Helicobacter pylori resists gastric acidity by modulating the proton-gated urea channel UreI, allowing for pHout-dependent regulation of urea access to intrabacterial urease. We employed pH- and Ca2+-sensitive fluorescent dyes and confocal microscopy to determine the location, rate, and magnitude of pH changes in an H. pylori-AGS cell coculture model, comparing wild-type bacteria with nonpolar ureI-deletion strains (ureI-ve). Addition of urea at pH 5.5 to the coculture resulted first in elevation of bacterial periplasmic pH, followed by an increase of medium pH and then pH in AGS cells. No change in periplasmic pH occurred in ureI-deletion mutants, which also induced a slower increase in the pH of the medium. Pretreatment of the mutant bacteria with the detergent C12E8 before adding urea resulted in rapid elevation of bacterial cytoplasmic pH and medium pH. UreI-dependent NH3 generation by intrabacterial urease buffers the bacterial periplasm, enabling acid resistance at the low urea concentrations found in gastric juice. Perfusion of AGS cells with urea-containing medium from coculture at pH 5.5 did not elevate pHin or [Ca2+]in, unless the conditioned medium was first neutralized to elevate the NH3/NH4+ ratio. Therefore, cellular effects of intrabacterial ammonia generation under acidic conditions are indirect and not through a type IV secretory complex. The pHin and [Ca2+]in elevation that causes the NH3/NH4+ ratio to increase after neutralization of infected gastric juice may contribute to the gastritis seen with H. pylori infection.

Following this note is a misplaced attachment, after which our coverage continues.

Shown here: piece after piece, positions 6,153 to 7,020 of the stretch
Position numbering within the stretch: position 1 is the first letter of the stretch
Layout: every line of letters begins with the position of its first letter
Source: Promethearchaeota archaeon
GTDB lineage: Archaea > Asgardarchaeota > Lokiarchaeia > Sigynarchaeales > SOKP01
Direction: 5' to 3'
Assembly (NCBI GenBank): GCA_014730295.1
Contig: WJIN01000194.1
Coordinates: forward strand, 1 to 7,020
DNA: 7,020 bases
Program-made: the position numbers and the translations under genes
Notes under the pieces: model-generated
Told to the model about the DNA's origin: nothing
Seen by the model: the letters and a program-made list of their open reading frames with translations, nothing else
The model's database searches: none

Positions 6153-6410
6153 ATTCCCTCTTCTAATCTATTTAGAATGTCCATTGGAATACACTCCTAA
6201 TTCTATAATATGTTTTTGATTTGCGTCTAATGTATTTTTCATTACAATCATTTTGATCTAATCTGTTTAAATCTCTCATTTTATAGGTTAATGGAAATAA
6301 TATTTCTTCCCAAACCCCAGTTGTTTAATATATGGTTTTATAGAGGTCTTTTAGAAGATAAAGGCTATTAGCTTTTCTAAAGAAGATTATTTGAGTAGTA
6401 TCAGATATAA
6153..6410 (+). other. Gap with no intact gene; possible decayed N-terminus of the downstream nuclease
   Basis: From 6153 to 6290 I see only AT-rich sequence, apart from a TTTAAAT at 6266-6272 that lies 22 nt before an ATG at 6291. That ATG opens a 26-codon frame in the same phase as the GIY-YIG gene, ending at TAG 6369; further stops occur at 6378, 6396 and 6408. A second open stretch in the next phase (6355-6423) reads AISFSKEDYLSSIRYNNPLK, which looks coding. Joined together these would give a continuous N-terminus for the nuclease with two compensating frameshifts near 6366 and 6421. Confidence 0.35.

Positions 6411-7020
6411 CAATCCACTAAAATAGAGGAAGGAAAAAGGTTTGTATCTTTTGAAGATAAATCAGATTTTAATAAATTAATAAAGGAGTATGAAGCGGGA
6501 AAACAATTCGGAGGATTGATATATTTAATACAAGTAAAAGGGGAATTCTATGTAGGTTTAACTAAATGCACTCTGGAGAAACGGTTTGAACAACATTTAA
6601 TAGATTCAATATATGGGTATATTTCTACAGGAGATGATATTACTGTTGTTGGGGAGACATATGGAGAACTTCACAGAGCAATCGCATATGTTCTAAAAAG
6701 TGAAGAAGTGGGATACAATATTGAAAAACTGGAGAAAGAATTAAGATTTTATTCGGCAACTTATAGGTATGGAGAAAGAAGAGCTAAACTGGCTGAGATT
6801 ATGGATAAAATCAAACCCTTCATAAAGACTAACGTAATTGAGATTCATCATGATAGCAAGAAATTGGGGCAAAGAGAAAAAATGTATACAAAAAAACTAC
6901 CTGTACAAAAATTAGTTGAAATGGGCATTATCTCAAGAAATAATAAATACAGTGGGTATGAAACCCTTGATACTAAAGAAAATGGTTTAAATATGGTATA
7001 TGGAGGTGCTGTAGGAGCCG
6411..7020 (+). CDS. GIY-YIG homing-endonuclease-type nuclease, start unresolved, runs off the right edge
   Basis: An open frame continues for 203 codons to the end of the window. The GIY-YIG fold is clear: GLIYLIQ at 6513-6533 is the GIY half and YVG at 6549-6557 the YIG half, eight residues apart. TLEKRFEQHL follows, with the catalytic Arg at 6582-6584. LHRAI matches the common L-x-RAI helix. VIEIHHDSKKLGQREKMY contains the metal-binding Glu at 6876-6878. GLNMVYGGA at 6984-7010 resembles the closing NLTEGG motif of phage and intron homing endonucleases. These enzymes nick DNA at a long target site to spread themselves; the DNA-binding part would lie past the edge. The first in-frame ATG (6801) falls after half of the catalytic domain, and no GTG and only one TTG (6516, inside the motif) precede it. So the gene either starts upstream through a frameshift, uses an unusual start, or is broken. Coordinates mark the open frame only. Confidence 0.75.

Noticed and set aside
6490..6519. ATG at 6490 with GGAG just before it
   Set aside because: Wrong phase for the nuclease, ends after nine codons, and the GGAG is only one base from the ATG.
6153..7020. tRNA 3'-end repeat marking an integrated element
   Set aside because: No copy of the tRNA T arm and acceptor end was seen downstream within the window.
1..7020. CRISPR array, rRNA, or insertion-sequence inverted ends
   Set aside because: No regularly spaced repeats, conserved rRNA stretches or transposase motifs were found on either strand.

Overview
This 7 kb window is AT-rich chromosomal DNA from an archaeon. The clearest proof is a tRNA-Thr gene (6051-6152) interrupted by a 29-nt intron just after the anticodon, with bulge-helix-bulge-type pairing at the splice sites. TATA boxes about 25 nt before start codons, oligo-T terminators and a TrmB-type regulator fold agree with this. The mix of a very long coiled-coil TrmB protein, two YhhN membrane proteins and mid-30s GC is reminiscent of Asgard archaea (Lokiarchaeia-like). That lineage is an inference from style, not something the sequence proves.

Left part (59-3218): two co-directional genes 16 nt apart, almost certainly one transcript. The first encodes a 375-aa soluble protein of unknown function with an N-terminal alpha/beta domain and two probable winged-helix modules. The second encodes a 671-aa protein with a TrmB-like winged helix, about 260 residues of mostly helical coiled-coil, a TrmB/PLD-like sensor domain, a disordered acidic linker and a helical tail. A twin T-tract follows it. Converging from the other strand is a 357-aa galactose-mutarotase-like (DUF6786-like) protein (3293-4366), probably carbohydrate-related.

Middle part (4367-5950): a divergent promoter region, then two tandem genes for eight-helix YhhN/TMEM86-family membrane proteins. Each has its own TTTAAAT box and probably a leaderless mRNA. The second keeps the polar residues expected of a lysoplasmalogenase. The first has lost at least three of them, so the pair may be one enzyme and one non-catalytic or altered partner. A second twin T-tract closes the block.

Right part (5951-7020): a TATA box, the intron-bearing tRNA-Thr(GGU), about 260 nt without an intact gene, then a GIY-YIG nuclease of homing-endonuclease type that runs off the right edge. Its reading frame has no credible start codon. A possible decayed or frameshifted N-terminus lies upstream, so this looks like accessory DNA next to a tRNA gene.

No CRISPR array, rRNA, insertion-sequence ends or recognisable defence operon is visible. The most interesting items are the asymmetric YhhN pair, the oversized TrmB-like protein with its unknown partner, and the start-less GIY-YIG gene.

Christoph Athmann, Ningxin Zeng, Tao Kang, Elizabeth A. Marcus, David R. Scott, Marina Rektorschek, Anita Buhmann, Klaus Melchers, George Sachs